From remarks by Rep. Mary RoseOakar (D-Ohio) before the House voted to revise the Hatch Act on Nov. 17:
When I came to Congress 11 years ago, one of the things on the agenda was the Hatch Act, and I was frankly astounded to learn of the prohibition on federal employees and postal workers relative to their participation in our country's political process.
We know we live in the greatest country in the world. It is the freest country in the world. One of the reasons it is so heralded as a democracy is that its citizens are allowed to participate fully in its democracy, and indeed, that certainly includes its political process.
It is amazing to me that 11 years have gone by and we have still not passed a repeal of what I think is one of the more insidious acts passed in the country -- that is the act that allowed for the lack of engagement in political processes of federal and government workers and letter carriers and postal workers as well.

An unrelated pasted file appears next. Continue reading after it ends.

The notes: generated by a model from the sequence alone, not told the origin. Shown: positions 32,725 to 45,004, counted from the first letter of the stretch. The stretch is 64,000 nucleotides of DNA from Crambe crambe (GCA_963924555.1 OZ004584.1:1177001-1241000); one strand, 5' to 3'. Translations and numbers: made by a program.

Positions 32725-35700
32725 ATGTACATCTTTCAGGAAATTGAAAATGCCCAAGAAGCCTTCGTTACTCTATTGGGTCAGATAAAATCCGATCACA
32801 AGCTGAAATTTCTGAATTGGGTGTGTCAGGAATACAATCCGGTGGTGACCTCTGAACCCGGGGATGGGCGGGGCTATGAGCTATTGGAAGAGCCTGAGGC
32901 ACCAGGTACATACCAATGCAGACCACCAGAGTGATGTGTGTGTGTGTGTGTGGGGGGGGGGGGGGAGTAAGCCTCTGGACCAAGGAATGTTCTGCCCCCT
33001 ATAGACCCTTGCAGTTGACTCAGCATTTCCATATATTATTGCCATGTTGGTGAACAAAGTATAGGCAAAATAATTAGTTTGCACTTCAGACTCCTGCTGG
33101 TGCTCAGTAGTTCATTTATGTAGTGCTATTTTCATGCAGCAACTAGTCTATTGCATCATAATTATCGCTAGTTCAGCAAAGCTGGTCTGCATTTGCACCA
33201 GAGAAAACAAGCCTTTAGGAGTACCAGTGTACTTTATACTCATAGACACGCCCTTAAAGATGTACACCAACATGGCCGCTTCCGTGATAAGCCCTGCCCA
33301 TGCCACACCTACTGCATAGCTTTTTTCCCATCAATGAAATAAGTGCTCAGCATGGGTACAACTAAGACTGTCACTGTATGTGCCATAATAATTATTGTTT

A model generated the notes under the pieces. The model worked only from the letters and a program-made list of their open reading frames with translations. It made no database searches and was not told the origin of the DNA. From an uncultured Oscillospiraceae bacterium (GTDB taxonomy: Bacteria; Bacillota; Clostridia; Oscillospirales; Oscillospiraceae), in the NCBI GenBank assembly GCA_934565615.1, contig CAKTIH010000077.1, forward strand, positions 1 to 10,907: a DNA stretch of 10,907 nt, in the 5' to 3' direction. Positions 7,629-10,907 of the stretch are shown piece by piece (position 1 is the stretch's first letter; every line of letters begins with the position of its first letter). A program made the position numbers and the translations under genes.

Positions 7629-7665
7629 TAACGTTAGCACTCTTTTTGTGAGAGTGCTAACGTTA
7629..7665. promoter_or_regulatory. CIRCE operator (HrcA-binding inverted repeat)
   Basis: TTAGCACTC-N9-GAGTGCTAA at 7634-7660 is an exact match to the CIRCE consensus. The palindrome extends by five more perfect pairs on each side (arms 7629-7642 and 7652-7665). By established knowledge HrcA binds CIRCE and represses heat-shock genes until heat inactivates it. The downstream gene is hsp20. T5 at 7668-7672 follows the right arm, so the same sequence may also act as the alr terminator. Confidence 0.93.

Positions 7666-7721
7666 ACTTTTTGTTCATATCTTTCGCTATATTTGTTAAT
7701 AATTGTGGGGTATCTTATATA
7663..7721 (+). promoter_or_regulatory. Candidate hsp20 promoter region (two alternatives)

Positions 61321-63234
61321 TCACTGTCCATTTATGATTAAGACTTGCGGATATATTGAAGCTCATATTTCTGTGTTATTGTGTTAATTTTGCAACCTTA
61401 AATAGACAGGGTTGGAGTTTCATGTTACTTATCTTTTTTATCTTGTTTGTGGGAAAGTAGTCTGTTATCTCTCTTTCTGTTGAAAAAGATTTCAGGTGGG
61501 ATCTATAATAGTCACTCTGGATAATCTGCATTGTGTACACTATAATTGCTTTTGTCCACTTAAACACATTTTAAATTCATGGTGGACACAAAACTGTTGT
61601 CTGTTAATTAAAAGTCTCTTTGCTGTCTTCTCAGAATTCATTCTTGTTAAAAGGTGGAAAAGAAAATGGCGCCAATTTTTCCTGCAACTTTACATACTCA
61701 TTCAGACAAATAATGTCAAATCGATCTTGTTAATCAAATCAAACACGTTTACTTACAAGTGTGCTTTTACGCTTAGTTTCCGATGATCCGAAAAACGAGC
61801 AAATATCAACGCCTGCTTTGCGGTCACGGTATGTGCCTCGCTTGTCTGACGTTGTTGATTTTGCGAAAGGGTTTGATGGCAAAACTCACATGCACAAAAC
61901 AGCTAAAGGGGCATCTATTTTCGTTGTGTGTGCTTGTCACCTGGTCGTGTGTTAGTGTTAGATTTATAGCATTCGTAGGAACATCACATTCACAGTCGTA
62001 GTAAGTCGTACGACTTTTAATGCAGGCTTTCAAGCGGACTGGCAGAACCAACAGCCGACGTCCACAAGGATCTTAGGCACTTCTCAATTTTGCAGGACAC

If we believe that having the right to have grass-roots people elect our people is one of our hallmarks, then we ought to really support this bill.
I am frankly amazed at Common Cause not being for this kind of a bill because they want us to put a cap on what people are allowed to give to political campaigns in the form of political action committees. Yet, they do not apparently want all people in a grass-roots way to participate in the political process.
. . . I hope that we finally say to federal workers and to postal workers that, yes, they are American citizens in the fullest sense of the word, as well as everyone else.